Seeing the Craft by Okuwoga Eyimofe


“And I believe that the best learning process of any kind of craft is just to look at the work of others.” – Wole Soyinka

In all things, get understanding. Seeing the craft is as blissful as one’s craft being seen. It edifies the baffling and clears the air. Seeing the craft defines the mind; to filter one’s mind and create the mind’s own craft. It shuffles the mind like a new pack of cards. It defines every whit of mind. Seeing the craft is a clear-murk pursuit, to unbar the caged emotions and forbidden thoughts. In all this, seeing the craft is seeing the ‘crafty’, for a man is his mind; his thoughts fuel his actions.

Seeing the craft is to look, to believe, and to understand. It goes beyond ability as possessed by the layman. Seeing the craft compels audacity; strong-willed and sound in mind. Seeing the craft should transcend the gaiety of a well-structured craft; it should induce one to gyrate opinions about a craft that the opinions themselves become craft enough to twizzle the mind and be reviewed.

And I think craft should contradict itself during the seeing process; it should magnetise a weight of credenda; diverse heads always repelling, never meeting at equilibrium, but craft should be the equilibrium. It should be the venue for the doe-eyed and the pugnacious, still and the turbulent. Craft, I think, should heal the sick and sicken the healed. Craft is the pottery.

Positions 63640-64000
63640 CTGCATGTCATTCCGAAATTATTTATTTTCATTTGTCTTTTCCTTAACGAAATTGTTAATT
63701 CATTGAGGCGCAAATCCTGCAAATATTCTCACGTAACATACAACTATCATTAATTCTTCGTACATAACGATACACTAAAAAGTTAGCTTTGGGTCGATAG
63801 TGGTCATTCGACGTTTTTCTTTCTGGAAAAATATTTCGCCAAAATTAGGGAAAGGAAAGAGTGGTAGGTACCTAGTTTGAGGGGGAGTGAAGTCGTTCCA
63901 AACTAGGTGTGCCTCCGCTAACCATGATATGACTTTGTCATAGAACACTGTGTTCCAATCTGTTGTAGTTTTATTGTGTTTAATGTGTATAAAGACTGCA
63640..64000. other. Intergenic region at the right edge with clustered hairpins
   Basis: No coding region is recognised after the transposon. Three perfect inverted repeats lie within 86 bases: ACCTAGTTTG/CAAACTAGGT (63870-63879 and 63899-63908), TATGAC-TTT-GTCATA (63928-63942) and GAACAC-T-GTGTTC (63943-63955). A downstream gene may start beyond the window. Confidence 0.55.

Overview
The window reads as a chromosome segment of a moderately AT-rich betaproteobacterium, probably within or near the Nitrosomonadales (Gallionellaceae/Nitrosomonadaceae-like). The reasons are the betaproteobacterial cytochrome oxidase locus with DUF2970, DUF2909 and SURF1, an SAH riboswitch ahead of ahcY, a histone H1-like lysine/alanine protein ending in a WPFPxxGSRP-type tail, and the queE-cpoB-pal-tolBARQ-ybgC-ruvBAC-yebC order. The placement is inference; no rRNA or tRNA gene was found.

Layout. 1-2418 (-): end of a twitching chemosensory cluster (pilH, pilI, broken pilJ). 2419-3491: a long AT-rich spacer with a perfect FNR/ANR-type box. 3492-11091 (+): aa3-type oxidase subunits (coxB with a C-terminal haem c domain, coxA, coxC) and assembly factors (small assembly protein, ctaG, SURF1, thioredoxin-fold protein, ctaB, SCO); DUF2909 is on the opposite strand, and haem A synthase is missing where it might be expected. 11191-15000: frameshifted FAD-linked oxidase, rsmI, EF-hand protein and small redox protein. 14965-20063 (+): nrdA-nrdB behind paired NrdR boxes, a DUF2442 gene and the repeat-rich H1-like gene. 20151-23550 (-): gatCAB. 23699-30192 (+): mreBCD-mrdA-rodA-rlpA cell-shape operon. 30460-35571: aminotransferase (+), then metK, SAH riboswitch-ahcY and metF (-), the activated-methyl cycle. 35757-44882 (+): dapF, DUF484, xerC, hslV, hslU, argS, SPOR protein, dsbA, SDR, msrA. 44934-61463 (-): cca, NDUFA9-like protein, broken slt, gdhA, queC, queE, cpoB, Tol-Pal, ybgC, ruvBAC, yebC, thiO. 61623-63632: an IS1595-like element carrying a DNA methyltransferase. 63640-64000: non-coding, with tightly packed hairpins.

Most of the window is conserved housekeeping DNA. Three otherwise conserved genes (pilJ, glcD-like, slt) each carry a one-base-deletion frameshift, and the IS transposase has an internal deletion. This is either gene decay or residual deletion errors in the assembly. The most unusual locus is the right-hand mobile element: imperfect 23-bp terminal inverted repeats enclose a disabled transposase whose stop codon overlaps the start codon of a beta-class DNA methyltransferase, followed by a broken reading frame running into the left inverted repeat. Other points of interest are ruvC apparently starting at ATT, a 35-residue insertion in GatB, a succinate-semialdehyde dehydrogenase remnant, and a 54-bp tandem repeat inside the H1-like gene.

In seeing the craft, realizations are made in epiphanies and ideas formed in flashes, scraped and rebirthed as transfigured souls. In seeing the craft, revolutions are made; innovation of mind whirls like a travelling cloud. Seeing the craft is the process to win a lottery.

And I believe that the best learning process of any kind of craft is to understand the crafts of others, and uniquely form one’s own craft from theirs.



Okuwoga Eyimofe was born and lives in Lagos, Nigeria. He loves visual art and literature. Some of his works have been published in Brittle Paper, The Kalahari Review, The Sun Literary Review, among others. He curates a literary blog, Articulate [].

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